This is clearly a brazen attempt to gain site traffic from Google every time someone asks “how many times does Mark Twain mention the word tyrannosaurus in The Adventures of Huckleberry Finn?”

And perhaps when the Annals of Pointless Number Crunching does eventually get published, I’ll get an honourable mention in the appendix out of this? (hint!)

So what exactly is this?

It’s a graphic representing the count of the number of times the names of various animals are mentioned in each chapter of said book. A pig, for example, first appears in chapter VII. It does not end well for the pig…

spoiler: the pig dies

There was a reason for sourcing these numbers, honest. I needed some silly real-world (hmmm..) numbers for a presentation I was doing on data warehousing, and to demonstrate the power of a reporting schema. It’s was gonna be ace! No, really!!

Why Huckleberry Finn? – simples, it fell in to the sweet spot represented by this venn diagram:

First, the data

The text (and kindle fill and various other resources) are freely available at, along with numerous other out-of-copyright publications. It’s an incredible resource.

I was going to write here about how I’d written some clever SQL to parse the text, word by word, and fully automate the counting of occurrences that way – but I’ve since realised this bit of work predates my creating that code for another project. Maybe I’ll write about that at a later date.

Instead it was the product of a rather simpler, and slightly less precise string search, based on my manual input of all the likely animal names I could think of – and some less likely ones (elephant, kangaroo, tyrannosaurus… only one of which, it turns out, doesn’t get a mention).

There were a few other animals I though likely to occur which also weren’t found in the book. To add to the suspense, the interactive Tableau Viz at the end of this tale includes the facility to search by all those animals I looked for, and all chapters – even though some animals don’t occur, and some chapters contain no animals. Exciting!!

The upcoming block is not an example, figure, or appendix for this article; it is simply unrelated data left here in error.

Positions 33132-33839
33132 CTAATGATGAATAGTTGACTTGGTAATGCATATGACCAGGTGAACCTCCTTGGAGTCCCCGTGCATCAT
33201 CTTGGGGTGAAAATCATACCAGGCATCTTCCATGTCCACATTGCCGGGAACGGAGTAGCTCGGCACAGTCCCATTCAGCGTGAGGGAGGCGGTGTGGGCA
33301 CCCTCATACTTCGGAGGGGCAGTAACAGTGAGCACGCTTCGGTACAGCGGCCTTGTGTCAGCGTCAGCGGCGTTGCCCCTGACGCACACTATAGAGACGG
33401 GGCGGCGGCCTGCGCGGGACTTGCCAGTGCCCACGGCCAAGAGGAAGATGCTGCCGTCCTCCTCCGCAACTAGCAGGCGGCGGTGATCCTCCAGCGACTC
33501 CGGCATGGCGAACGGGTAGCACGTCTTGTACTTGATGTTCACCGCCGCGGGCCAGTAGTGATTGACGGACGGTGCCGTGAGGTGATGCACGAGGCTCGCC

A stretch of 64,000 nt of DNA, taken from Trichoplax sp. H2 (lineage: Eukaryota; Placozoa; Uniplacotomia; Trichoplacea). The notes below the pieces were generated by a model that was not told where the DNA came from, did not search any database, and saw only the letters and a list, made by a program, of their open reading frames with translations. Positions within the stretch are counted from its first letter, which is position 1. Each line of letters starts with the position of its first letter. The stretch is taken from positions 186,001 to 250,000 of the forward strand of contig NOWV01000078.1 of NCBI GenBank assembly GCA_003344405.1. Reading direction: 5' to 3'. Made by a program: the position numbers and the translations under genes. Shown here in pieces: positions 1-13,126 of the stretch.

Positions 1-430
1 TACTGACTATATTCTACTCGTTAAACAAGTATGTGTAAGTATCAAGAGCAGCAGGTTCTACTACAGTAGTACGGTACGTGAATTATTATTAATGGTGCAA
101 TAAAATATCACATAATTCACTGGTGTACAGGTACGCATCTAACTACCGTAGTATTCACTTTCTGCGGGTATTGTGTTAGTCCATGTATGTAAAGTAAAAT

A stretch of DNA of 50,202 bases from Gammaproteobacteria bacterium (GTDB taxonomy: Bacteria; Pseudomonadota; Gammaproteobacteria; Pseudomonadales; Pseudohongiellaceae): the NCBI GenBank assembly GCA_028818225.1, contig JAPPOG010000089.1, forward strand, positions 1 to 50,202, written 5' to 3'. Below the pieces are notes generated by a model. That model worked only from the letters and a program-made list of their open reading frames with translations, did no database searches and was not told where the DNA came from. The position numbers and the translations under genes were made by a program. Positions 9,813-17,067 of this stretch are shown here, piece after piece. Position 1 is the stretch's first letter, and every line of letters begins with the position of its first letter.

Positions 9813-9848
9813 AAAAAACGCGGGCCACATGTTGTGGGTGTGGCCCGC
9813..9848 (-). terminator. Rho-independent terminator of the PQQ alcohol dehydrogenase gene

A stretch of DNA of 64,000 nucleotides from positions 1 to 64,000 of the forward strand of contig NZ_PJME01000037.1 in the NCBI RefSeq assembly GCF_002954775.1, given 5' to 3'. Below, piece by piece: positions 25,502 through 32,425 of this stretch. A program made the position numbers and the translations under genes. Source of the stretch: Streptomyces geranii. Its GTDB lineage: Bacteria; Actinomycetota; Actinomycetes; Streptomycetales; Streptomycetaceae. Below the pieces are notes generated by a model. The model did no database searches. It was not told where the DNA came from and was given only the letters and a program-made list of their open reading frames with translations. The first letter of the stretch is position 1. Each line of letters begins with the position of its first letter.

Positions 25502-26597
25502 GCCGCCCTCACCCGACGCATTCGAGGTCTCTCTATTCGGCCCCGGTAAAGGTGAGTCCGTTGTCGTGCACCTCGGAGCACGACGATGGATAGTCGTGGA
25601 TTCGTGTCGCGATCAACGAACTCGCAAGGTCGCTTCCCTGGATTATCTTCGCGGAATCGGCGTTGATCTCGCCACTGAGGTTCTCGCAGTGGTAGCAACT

The presentation

For the aforementioned presentation all I wanted was a table of results: word – chapter# – word count

I was going to get my stooge – it was going to be hilarious! – to count word occurrences of a randomly chosen animal from the printed book, whilst unbeknown to them the processed summary table was projected behind their back, so that somebody else could find the answer somewhat quicker.

But in the end, time was short and the fun bit of the presentation got dropped. Their loss!

In case you wondered, here are the occurrences I found, by total word count for the whole book:

animal & count
dog 58
horse 39
rat 36
snake 31
cat 21
fish 14
cow 11
spider 11
chicken 7
sheep 6
elephant 6
pig 5
rabbit 4
frog 4
goose 3
fox 3
duck 3
parrot 2
dove 2
squirrel 1
kangaroo 1
beaver 1
mouse 1
ox 1
skunk 1
deer 1
giraffe 0
eagle 0
marmot 0
tyrannosaurus 0
chipmunk 0
gopher 0
worm 0
alligator 0
toad 0

So now what?

But for this blog I wondered what else I could do with the data, since I’d gone to the effort and all…

First up, I though I’d give SSRS’s new treemap chart a go. It’s new in the 2016 version, and for various reasons that’s not a version I’ve made much use of in my day job.

So here that is. This represents at least, ooh 30 seconds of effort. It’s pretty much as it comes out of the box, SQL Server’s colour choice rather than mine. All I’ve changed is the size (for better image quality) and the font used (to make it a little more literary-looking).

Pretty boring. To be honest I don’t think I’ve ever got the idea of treemaps. They use rectangular space really efficiently, I’ll give them that much, but otherwise I find them rather (ironically) one-dimensional…

So we’ve tried squares, let’s try some circles instead. How about Tableau’s packed bubble chart.

This I really like! For such a mundane (and pointless) dataset, what came out of this is delightful. I’ve added an old-timey looking colour scheme from a page which was published in a book called Century of Color: Exterior Decoration for American Buildings: 1820-1920, by Dr. Robert Moss – published in 1981, but the page entitled Heritage Colors: 1820-1920 is handily reproduced quite widely on today’s www, include the link I posted there.

Full page version is here.

Note: If you really did find this page by Googling “how many times does Mark Twain mention the word tyrannosaurus in The Adventures of Huckleberry Finn?”, do let me know! The answer is given above.